Columbia, S.C. -- Lee Bandy, the genial, big-hearted political reporter who earned the title of dean of the South Carolina press corps, died Monday from complications of Parkinsons disease, according to a family member. He was 78.
Bandy spent 40 years at The State, including two decades as the chief Washington correspondent for the newspaper, covering a S.C. delegation that included such larger-than-life figures as the late U.S. Sen. Strom Thurmond, retired U.S. Sen. Ernest Fritz Hollings, and the late U.S. Rep. William Jennings Bryan Dorn. In August, Bandy was inducted into The State-Record Hall of Fame, one of four inaugural honorees.
Lee Bandy's contribution to South Carolina politics was as significant as the newsmakers he covered, said Mark E. Lett, executive editor and vice president of The State Media Co. Bandy's reporting and analysis provided generations of South Carolinians with information and insight about the activities and ambitions of this state's statesmen and scoundrels. No matter the story, Bandy's special talents were in evidence: intelligence, discernment, humor, grace, a probing mind and a professional manner that demonstrated his appreciation for the American political process and the highest standards of journalism.
From his perch in the Senate press gallery, Bandy covered political campaigns and chicanery with honesty and candor that earned him grudging respect even among those who were angered by what he wrote. He crossed paths with every president and presidential contender since 1968, and was a fixture at all but one presidential nominating convention from 1968 to 2004.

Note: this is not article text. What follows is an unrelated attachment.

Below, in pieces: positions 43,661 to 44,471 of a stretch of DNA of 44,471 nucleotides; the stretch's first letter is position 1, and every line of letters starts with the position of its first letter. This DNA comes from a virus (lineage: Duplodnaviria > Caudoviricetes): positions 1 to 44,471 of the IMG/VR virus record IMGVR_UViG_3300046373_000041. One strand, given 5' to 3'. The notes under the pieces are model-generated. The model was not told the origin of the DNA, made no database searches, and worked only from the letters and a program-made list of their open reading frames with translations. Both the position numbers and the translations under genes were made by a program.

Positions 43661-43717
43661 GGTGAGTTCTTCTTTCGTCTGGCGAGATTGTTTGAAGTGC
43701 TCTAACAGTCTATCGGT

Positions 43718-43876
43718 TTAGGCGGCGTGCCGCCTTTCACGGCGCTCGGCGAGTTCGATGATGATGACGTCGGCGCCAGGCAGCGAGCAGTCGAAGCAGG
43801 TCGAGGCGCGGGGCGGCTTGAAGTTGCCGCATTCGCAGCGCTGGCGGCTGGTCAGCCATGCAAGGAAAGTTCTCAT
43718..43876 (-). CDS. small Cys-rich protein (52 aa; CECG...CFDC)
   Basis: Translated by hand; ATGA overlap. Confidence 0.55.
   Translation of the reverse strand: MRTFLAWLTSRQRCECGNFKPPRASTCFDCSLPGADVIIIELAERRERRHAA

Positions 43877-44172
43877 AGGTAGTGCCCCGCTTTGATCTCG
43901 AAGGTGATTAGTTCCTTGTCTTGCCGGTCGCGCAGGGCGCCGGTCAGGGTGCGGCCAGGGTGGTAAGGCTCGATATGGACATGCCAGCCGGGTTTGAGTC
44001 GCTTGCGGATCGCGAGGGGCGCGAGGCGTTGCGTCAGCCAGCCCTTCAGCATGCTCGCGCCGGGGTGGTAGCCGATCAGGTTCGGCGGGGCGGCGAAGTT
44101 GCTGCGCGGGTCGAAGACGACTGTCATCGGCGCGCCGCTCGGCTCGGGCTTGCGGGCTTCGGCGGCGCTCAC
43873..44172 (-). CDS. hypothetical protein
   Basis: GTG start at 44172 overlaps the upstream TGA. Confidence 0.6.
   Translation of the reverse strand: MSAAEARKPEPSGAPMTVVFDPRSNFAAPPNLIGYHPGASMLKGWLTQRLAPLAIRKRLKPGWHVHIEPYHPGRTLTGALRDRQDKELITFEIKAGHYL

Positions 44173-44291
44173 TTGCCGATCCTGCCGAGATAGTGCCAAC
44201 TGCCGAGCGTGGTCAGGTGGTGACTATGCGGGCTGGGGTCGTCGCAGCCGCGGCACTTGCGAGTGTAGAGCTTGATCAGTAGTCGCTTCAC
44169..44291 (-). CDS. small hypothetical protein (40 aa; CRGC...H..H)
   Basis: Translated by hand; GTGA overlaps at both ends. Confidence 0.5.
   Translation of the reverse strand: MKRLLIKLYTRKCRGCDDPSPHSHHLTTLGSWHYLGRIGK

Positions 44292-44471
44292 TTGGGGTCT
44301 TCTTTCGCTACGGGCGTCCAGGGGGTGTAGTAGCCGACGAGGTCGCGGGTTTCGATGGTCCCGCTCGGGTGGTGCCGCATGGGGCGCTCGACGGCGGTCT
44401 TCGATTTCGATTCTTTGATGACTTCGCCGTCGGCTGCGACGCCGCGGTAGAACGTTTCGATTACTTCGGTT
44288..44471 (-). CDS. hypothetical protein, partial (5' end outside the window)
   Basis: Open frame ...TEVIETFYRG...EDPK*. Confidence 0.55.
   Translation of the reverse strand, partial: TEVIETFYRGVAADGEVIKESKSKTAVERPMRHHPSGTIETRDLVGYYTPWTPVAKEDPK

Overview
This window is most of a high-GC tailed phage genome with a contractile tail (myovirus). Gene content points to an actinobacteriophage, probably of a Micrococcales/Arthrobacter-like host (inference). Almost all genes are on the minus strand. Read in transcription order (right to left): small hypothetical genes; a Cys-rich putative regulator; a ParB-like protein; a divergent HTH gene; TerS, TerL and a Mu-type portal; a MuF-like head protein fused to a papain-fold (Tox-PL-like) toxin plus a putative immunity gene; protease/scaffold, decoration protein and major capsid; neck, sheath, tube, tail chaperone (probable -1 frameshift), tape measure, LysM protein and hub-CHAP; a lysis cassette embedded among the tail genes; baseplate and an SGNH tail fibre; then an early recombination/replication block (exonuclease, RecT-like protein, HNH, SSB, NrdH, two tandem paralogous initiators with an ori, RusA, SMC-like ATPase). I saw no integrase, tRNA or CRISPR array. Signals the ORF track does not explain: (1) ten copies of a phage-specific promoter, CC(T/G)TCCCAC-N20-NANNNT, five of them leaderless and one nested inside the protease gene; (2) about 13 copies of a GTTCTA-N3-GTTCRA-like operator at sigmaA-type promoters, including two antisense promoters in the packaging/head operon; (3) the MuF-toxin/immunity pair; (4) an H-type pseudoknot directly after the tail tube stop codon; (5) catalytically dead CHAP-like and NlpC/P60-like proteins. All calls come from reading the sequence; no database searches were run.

Ive met a lot of fascinating people, and I might add Ive worked with some wonderful people. Youve been a source of inspiration to me, Bandy told his colleagues upon his retirement in December 2006.
That modesty was vintage Bandy, whose gentle spirit and incisive wit were legendary among those who knew him. Although Bandy guarded his sources, he was generous with his political advice to novice and veteran reporters. Upon his return to South Carolina in the mid-1990s, his desk was a regular stopover for national reporters seeking clues to the vagaries of the states politics and people.
Bandy covered the transformation of South Carolina from a conservative Democratic stronghold to a Republican state, reminding readers of the states complicated history, its sometimes tortured race relations, its strong agrarian tradition and its deep religious roots.
He wrote of the ascendency of the Christian Coalition and other religious right organizations in the late 20th Century. Having grown up as a pastors son deeply immersed in the evangelical church, Bandy understood evangelical Christians and their motivations for entering the public square. When S.C. Republicans positioned the Palmetto State as the first-in-the-South GOP primary, Bandy recognized the importance of the state as a political firewall.
He covered Washington during a more collegial time, when Republicans and Democrats could clash over hot-button issues in floor debates, but later retire to a restaurant or bar to discuss their differences over Scotch on the rocks. Bandy was not above covering the occasional political scandal and relished a good story, but he also understood human frailty.
As word spread Thursday that his condition had worsened, dozens of friends and colleagues gathered on Facebook to relate Bandy stories, anecdotes that spoke of his personal kindness and his seemingly effortless ability to ask the right, and often impertinent, question.